There is one caveat. As we talked about Plex's work with Google Glass, I asked the extent to which Plex is concerned with Google's history of killing off perfectly good technology. In other words, does Plex believe that Google is serious about Glass? Alex executives came back assuring us that it Google is very serious about Glass as an industrial let product. Put more bluntly by Jim Shepherd, Plex's chief strategist and a clear swipe at those of us who are headline grabbers:
We're approaching wearables to solve real world problems, not to be a headline in a newspaper. There are plenty of alternatives to Glass if we need them.
That's telling me!
On the UI/UX front, Plex has brought a much needed facelift to the company's offerings with PlexUX. I liked what I saw in the dashboards that now have a much more modern look and feel, are cleaner and guide the user to where they need to be through the use of common design patterns and a consistency that was absent in the past.
Finally, we discussed partnerships. Blessing said the company is implementing Workday which is now also a technology partner. If that sounds strange given that Workday focuses on people centric businesses then you only have to look at Flextronics, one of Workday's oldest customers and Inteva one of Plex's largest (and shared with Workday) to realize that the trajectory is clear.
Plex is cementing its position as a cloud based manufacturing ERP vendor that can scale to large enterprises with many products and thousands of employees. At the same time, it recognizes the limitations of some parts of its portfolio - HR, CRM and CPM for those larger customers. It is mimicking what we have seen in other market segments. Where the landscape has most certainly been one of SAP/Oracle, Workday and Salesforce, we can now add Plex into the mix for those companies that want to bet upon an all cloud approach to business applications.
While some might scoff - and in this context I am thinking about a Tweet I saw from an SAP colleague who said: [Plex]...what do they do? - I am equally mindful that Plex is demonstrating a maturity of thinking coupled with a smart approach to innovation that just makes sense. It doesn't feel like 'me too' because the depth of baseline functionality is solid enough to take it into plenty of deals.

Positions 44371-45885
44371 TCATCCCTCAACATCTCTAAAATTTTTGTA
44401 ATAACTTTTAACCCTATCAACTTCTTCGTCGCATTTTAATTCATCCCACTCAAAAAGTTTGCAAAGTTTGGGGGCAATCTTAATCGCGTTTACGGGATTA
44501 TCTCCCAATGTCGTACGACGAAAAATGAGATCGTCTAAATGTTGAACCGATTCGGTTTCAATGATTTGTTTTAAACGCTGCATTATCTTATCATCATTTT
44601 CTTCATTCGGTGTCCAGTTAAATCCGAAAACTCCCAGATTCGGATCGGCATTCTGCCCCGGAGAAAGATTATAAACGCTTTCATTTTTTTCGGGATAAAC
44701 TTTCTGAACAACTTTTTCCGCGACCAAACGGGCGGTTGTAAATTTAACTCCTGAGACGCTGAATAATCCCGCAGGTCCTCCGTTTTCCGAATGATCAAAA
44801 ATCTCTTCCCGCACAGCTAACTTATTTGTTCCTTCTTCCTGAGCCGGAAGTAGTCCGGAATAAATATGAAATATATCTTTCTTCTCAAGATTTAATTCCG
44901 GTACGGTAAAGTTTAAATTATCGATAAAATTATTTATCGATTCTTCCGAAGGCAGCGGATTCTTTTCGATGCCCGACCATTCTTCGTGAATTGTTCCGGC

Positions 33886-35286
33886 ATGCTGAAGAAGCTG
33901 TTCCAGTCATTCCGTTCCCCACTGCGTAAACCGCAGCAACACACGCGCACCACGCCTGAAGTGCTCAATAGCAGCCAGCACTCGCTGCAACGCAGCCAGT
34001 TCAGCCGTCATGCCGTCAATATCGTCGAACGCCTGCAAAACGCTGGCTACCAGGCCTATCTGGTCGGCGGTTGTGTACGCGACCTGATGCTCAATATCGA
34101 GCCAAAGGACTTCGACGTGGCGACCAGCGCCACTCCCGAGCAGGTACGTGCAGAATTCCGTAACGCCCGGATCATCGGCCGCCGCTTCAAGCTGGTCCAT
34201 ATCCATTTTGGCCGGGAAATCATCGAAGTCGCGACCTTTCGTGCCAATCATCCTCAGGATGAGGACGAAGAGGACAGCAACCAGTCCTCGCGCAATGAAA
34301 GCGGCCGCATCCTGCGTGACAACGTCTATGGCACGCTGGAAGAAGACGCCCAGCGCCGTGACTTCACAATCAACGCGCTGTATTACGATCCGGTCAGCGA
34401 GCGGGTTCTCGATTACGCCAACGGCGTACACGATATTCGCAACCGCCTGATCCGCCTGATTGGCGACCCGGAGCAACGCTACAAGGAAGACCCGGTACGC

My take - and a caution
- I mostly liked what I saw and informal follow ups with customers suggest they did too. I will look at this in more detail when I meet with customers for video shoots later today.
- There is one nit. Plex, like Workday, focuses on US based businesses. Plex only hits a small number of manufacturing segments. While it says there is plenty of room for growth, we should not forget that it is riding the wave of a resurgent economy. It also needs to flesh out 'legs and regs' for non-US territories and especially the EU where random changes can have a big impact in reporting. Recent changes in that area will help but they won't be everything that customers need. Local reporting will be a challenge for a company that is hesitant to create an overseas presence but which is trying to go into markets where it will inevitably come up against increased demand for customizations.
- In that context, it needs to nurture and continue to grow its customer community. I met with some of those community advocates and it is clear there is a strong sense of goodwill. While community members come up against the usual denial fueled gut reactions of a developer organization when feature requests are made, the vibe I get is that Plex listens closely to that community and especially to its strongest advocates. That's easy with a relatively small set of customers. The challenges will come when new customers come up against limitations in the Plex system that need ironing out.
Bonus points - here's a video I shot with Frank Scavo who represents a diginomica affiliate partner:
Disclosure: Plex is a premier partner at time of writing and met most of my T&E to attend PowerPlex and provided some video shoot capabilities.
Image credits: Deck shots via Plex, all others by the author.